I use iTerm2 in place of the default Terminal on MacOS or OSX. I was working on a project that has some Debian Stretch VM’s in Google Cloud, so I was logged into those VM’s via SSH using iTerm2. On previous operating systems I would SSH into using iTerm2 I had been able to simply highlight text in the the terminal, which would copy it and I could then paste that text into a text file for either modification or to backup the file from the Linux server itself. It appears that something changed in a recent version of Debian that now puts things in a weird mode when attempting to copy text in that way from a SSH window. Below I list steps for enabling the ability to copy/paste text from a iTerm2 SSH connection on Debian Stretch.
Copy/Paste Text In vim From iTerm2 SSH Connection
The change that does not allow copying text in the same manner as before in iTerm2 appears to be a default configuration change in iTerm, but can be modified to the previous functionality using the steps below.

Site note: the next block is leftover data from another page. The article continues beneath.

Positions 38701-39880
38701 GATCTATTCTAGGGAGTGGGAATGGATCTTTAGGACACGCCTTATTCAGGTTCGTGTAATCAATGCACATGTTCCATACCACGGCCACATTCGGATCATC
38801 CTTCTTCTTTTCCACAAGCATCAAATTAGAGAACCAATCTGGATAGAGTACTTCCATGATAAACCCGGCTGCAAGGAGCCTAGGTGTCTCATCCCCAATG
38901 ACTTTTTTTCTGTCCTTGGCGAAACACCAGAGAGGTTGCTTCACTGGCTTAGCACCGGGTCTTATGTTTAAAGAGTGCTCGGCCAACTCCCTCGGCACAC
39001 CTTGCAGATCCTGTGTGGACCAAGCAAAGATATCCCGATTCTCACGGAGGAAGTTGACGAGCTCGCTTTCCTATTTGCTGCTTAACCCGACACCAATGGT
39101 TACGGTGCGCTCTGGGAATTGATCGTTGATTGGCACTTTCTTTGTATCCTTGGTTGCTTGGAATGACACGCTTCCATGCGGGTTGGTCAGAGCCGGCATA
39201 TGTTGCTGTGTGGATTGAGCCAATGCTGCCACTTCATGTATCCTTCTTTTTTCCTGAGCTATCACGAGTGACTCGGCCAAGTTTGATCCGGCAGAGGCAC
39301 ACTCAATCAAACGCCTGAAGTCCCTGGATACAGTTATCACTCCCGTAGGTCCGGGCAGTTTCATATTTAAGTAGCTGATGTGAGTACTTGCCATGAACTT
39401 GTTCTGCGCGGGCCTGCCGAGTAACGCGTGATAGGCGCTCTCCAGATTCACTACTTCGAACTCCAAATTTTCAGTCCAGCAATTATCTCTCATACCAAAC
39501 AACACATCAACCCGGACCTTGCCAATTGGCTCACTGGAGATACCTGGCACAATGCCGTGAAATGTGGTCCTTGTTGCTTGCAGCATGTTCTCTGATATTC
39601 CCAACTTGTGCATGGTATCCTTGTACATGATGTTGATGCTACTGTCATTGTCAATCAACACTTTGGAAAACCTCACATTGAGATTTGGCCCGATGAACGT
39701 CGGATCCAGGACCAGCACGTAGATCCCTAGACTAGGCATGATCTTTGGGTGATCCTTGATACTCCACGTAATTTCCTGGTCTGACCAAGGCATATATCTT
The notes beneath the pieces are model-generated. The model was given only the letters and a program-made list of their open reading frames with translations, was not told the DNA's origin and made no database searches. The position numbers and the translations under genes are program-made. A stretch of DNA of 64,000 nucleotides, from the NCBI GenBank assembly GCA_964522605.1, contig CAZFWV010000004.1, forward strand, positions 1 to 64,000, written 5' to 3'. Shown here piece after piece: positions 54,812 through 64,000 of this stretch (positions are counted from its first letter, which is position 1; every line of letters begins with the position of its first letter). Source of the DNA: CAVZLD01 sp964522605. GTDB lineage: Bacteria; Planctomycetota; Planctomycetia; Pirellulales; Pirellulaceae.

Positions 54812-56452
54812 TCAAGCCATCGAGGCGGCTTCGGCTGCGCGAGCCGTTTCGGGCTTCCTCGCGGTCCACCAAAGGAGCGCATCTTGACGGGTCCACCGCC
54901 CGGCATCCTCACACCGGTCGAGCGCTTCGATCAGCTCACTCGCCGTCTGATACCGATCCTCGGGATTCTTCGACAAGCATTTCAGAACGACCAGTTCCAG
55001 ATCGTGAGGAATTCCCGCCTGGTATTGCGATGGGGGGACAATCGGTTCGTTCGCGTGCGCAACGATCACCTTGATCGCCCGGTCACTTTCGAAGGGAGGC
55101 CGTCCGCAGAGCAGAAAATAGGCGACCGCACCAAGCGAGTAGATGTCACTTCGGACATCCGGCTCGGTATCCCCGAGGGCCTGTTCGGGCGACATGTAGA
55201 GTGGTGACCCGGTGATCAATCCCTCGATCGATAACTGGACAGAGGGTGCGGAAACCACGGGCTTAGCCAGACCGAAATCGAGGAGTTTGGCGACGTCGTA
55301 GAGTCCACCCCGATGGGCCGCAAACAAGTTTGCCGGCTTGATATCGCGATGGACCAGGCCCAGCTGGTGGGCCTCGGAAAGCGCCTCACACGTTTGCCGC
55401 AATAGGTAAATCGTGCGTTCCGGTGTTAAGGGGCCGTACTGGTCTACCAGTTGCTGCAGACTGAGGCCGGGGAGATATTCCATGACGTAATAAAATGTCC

Open iTerm2 Window On MacOS
If you have iTerm2 on the MacOS dock simply double click the icon shown in the image below.
If you do not have the iTerm icon located on the MacOS doc then open a Finder window, navigate to applications and double click iTerm.app.
Create or Open .vimrc vim Settings File
The .vimrc file containts Vim runtime configuration settings on your MacOS computer. To open the file for editing using Vi use the command displayed below.
- acomputerhere:~ alex$ vi ~/.vimrc
The above command either opens the existing Vim runtime configuration file or modifies the existing Vim configuration file for a specific user, which would be alex in the example above.
Set Vim Clipboard Setting In .vimrc
Now add the following configuration line to the open .vimrc file, which sets clipboard+ to unnamed.
- set clipboard+=unnamed
To save and quit the file type “:wq!”.
You should now be able to copy text in the manner that you previously could using iTerm on MacOS.